Image from page 60 of “The animal life of our seashore. With special reference to the New Jersey coast and the southern shore of Long Island” (1888) – more Marine Life goodness curated by www.SardineRunPE.co.za
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Title: The animal life of our seashore. With special reference to the New Jersey coast and the southern shore of Long Island
Year: 1888 (1880s)
Authors: Heilprin, Angelo, 1853-1907
Subjects: Marine animals
Publisher: Philadelphia, J.B. Lippincott Company
Contributing Library: Smithsonian Libraries
Digitizing Sponsor: Smithsonian Libraries
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Text Appearing Before Image:
a few, again, the twosides are nearly equal. The shells of Tellina (PL2, Figs. 10,11) may be recognized by their roundedoutlines, the position of the beaks, and the minuteteeth by which the valves hinge. In the wedge-shells, which, though small, are conspicuous by theirbeautiful coloring, the shell is clearly wedge-shaped,with nearly direct outlines. One of the rarer shells of the coast, although ex-tending in its range from Maine to Florida, is thedelicate Pandora (PL 2, Fig. 9), which can be almostimmediately recognized by the fiatness of its beau-tifully-arched valves, and their pearly structure.Observe that one valve is considerably smaller thanthe other. PLATE 3 Fig. 1. Pholas truncata. 2. crispata. 3. Cardium Mortoni. 4. Cytherea convexa 5. Astarte castanea. 6. Lucina divaricata. 7. Cardita borealis. 8. Anomia ephippiuni. 9. Gouldia mactracea. 10. Nucula proxima. 11. Yoldia limatula. 12. Area transversa. 13. Donax fossor. 14. Tellina tenera 15. Area pexata. 16 poiiderosa. PL. 3.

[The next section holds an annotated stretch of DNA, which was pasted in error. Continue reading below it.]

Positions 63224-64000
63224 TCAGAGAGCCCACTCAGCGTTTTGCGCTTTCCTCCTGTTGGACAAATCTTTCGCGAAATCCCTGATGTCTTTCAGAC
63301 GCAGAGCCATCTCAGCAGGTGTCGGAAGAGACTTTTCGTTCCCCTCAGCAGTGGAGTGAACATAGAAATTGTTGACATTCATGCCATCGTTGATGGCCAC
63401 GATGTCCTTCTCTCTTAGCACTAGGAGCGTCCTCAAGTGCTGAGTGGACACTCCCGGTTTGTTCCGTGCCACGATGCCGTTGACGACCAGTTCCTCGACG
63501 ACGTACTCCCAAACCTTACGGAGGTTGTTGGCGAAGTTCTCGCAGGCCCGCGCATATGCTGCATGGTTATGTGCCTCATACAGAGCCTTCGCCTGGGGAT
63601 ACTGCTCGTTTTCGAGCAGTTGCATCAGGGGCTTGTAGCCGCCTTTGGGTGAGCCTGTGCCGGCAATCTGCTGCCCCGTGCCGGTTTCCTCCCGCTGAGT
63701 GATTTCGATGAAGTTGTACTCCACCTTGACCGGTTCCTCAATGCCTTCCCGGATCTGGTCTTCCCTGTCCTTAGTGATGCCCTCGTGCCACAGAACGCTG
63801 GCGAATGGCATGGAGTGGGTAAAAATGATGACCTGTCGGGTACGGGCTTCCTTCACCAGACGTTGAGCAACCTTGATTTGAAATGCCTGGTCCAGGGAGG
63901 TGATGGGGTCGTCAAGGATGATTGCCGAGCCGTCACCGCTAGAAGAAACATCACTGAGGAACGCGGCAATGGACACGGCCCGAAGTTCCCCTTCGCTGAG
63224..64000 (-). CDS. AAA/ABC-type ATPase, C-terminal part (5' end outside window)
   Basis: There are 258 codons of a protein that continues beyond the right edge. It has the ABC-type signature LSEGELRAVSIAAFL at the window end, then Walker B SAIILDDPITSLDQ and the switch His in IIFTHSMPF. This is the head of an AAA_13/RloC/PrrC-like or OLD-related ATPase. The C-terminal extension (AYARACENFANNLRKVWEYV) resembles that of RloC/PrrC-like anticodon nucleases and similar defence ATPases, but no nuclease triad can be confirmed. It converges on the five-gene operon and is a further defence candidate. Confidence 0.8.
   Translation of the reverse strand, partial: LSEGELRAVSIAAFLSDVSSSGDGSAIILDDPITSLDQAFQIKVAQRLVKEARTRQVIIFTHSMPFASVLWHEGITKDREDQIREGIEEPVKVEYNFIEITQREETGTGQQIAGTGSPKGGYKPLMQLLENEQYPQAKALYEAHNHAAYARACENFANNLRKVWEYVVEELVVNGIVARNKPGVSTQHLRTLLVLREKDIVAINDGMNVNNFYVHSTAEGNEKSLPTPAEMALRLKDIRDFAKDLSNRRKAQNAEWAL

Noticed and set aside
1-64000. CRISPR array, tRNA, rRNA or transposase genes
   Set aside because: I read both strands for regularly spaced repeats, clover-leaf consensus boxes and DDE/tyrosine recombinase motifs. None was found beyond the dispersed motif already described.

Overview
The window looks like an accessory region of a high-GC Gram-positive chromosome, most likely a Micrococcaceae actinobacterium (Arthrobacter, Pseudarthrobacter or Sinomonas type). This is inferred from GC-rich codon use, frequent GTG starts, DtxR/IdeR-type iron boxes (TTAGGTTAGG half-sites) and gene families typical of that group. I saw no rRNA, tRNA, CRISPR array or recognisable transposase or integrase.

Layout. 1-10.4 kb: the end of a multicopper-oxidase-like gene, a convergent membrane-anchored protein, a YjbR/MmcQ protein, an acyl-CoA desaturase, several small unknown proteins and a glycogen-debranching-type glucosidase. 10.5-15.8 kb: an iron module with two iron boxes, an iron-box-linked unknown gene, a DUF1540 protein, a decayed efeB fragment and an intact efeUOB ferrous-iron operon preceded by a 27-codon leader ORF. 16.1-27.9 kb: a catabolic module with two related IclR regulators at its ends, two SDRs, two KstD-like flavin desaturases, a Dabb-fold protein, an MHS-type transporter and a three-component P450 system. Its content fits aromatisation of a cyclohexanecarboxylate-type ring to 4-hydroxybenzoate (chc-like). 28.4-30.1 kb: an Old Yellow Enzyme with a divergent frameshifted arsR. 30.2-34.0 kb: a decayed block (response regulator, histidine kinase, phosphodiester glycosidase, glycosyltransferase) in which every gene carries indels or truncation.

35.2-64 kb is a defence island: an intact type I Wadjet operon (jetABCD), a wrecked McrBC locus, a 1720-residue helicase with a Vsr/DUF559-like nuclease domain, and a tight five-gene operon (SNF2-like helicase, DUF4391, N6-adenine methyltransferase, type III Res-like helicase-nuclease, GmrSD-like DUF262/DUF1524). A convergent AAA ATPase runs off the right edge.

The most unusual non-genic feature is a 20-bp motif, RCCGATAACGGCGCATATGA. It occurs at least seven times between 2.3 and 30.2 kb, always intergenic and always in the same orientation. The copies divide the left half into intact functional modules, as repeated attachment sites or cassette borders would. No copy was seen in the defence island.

Text Appearing After Image:
THE SHELL-FISH OF THE COAST. 45 OYSTERS, SCALLOPS, MUSCLES, AND ARKS. The oyster is so familiar to everybody that itscarcely needs description. Still, there are a num-ber of points connected with its structure and his-tory which may not be generally known, and mayconsequently be touched upon with advantage. Inthe first place, let it be said that there are two gen-erally recognized species or varieties on our coast,—one known as the Virginia oyster, of an elongatedform, and the other, deeply scalloped, the [Northernoyster (Ostrea borealis). But the shell of the oystervaries so greatly, depending for its form so muchupon the shape of the object upon which it immov-ably attaches itself in later life, that it becomes amatter of great difficulty to determine the properlimits of specific variation; and, indeed, as far asthe two forms above noted are concerned, it is verydoubtful if they do not in reality belong to a singlespecies. In both, as in nearly all oysters, the leftvalve is the la
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